Book Review: Why Poetry Sucks: An Anthology of Humorous Experimental Canadian Poetry



Ryan Fitzpatrick & Jonathan Ball (Editors), 293 pgs, Insomniac Press,, $19.95 US/CDN


Poetry isn’t all serious gazes, pregnant pauses and tweed jackets with elbow patches. There are some clown noses and floppy shoes in there, too. When you think “Humor + Poetry,” you might immediately jump to half-remembered “there once was a man from Nantucket”-style limericks, but thankfully the editors of this anthology have laid out a far more compelling case for why today’s humorous experimental Canadian poetry doesn’t, in fact, suck.

Ladies and Gentlemen of The Humor Jury, may I present a few of my favourites: Lindsay Cahill’s The Simpsons remix poetry takes material that is very familiar to all of us in the Simpsonian Generation (to borrow a term coined by Chris Turner in his awesome book Planet Simpson) and turns that material into something new. Other favorites include Jeramy Dodds’ darkly satirical Cancon explosion “Canadae” examines both oh-so-cherished Canadian mythology and the darker side of Canadian history, while David McGimpsey’s pop-cultural vernacular ‘Summerland’ made me, as the kids say, LOL (Do the kids still say that? Did they ever?). And Kathryn Mockler’s just-between-us-friends dialog poems are seemingly simple but stunningly effective at getting their point across.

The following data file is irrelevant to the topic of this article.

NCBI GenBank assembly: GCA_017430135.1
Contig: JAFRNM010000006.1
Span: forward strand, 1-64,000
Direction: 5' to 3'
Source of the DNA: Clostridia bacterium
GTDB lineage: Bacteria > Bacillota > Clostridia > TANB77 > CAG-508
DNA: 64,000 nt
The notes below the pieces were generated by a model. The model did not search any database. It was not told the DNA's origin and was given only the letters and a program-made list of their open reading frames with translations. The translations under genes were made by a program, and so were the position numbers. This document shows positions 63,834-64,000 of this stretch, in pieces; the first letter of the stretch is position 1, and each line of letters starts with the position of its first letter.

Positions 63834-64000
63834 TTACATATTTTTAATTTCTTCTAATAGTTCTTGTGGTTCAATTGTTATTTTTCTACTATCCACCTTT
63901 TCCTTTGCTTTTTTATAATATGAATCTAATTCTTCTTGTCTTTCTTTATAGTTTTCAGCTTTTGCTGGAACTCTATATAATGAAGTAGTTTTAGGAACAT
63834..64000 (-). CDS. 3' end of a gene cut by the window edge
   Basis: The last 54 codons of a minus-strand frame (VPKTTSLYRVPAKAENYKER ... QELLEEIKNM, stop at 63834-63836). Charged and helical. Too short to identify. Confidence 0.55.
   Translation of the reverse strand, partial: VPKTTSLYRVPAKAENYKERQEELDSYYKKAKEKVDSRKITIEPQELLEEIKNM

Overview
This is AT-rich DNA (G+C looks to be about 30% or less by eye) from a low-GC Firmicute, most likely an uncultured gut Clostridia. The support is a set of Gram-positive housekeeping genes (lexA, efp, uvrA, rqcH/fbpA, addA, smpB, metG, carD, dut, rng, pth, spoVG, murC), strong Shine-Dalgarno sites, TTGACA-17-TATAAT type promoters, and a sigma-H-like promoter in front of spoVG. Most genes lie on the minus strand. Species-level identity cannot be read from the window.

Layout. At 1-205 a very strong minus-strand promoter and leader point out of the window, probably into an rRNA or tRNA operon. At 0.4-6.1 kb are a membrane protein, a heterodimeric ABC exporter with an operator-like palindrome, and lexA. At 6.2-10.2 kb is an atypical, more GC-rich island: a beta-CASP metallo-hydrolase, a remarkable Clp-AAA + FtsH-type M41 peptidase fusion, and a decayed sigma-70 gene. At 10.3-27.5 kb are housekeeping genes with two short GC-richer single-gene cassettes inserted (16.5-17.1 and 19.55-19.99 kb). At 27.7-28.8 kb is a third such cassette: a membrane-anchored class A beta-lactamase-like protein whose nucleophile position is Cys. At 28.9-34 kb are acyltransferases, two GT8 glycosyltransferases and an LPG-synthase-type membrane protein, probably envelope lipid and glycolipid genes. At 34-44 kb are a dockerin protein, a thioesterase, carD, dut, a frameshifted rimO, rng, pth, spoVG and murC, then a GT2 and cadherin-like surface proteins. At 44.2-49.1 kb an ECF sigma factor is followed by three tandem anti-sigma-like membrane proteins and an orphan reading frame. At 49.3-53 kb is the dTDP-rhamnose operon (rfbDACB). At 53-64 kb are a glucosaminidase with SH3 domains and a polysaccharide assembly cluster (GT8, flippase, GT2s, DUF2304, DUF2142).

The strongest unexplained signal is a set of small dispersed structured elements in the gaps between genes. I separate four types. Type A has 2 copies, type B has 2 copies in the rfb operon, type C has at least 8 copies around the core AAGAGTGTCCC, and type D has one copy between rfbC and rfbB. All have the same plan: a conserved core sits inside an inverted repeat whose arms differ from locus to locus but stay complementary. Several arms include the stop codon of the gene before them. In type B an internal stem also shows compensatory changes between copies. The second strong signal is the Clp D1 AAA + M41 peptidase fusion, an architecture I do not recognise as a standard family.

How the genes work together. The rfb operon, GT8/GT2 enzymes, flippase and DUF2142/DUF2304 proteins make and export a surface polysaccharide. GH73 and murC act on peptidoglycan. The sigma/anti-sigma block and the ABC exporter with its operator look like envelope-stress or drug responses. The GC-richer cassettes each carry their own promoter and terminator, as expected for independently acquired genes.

I could keep going and going– this book is an embarrassment of riches. If I counted right, there’s 44 poets in this thing, all bound together by a retro-style pastel Sweet Tarts colored cover. It all feels very fresh, real and alive. If you like poetry, humor or Canada– and especially if you like all three– I guarantee* you will find something in here that will tickle your funny bone. *Note: not a guarantee. (A.G. Pasquella)